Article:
- Water Bowl: A water bowl is not needed. Just spray the tank with water everyday with a spray bottle. The geckos will drink the drips that fall from the sides of the tank and other objects.
- Tank Lid: You can have a flip top lid, a screen, or any other type of lid on the tank. There should good ventilation.
- Heating: If you are using a flip top lid, you can use two incandescent heat bulbs. In the summer, if it gets too hot, you should use only one bulb. If you are using a screen lid, the best thing to get is a heat lamp that rests on top of the screen. At night you may use a nocturnal incandescent heat bulb which is used for nocturnal animals. The light is a blue/violet color so it won’t disturb you or the geckos. If you don’t have this type of bulb you may use a heat rock, a heating pad, or an electric blanket.
- Lighting: No additional lighting is needed but you may use a bulb with ultraviolet radiation if you want. You can reverse the day/night cycle by providing light during the night and partially darkening the tank during the day. Now the geckos will come out in the daytime and you’ll be able to see them more often.
- Temperature/Humidity: The temperature should be 80-88 degrees F in the day and 60-68 degrees F at night. In the winter, two months at 50 degrees F will stimulate hibernation. Doing this makes them healthier and encourages them to breed. You should have an air thermometer in the tank. The humidity should be high to prevent shedding problems. You can create more humidity by spraying the tank with warm water everyday with a spray bottle. You may use a humidity gauge which will show you how much humidity is in the tank.
- Feeding: The diet should have variety. Feed them crickets, flies, moths, spiders, and other small invertebrates. They should all be sprinkled with vitamin and calcium supplements.In the wild, these geckos are occasionally seen licking nectar from flowers or the juices of fallen, over-ripe fruit. It is doubtful whether this benefits their health, but they definately enjoy the addition of something sweet to their diet. A solution of honey and water (or artificial nectar as fed to humming birds) or soft fruit may be placed in the terrarium. The fruit will have to be replaced frequently to prevent it from going bad. A popular method is to use a sugar cube moistened with a few drops of multi-vitamin solution such as Abidec. The geckos will gradually lick this away, and in doing this will benefit from the vitamins. At the time of writing this, we have never tried to do any of these methods, but will try soon.Feeding your geckos regularly at night will give you many opportunities to see them.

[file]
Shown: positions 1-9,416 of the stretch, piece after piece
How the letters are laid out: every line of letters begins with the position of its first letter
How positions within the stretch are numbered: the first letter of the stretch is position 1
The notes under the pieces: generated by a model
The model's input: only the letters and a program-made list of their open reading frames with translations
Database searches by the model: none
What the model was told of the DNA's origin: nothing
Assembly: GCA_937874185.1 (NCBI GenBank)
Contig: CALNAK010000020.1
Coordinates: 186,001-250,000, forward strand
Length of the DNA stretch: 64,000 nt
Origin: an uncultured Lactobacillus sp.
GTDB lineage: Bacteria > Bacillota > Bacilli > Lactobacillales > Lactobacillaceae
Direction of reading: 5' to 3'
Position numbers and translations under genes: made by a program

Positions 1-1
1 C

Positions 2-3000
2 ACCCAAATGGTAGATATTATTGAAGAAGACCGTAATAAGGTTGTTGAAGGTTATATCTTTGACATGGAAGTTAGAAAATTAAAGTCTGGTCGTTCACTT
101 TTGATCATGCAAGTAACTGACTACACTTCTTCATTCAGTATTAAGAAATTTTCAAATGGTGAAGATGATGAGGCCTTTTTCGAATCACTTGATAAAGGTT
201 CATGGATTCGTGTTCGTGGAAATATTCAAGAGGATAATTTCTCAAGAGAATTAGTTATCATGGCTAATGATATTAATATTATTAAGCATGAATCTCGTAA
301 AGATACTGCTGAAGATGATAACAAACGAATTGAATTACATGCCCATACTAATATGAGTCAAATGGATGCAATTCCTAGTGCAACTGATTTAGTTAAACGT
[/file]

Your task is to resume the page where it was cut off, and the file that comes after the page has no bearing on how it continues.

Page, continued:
- Maintenance: Keep the tank clean and spray it with warm water everyday with a spray bottle. Also, pay special attention to the toes during shedding. If skin is left around them, the geckos won’t be able to climb.
Other Information: These geckos are pretty active at dusk and by night.
If they are attacked or disturbed, their tail will fall off.
These geckos live in loose groups. They have their own territory but also need the nearness of other geckos, to greet, threaten, or court.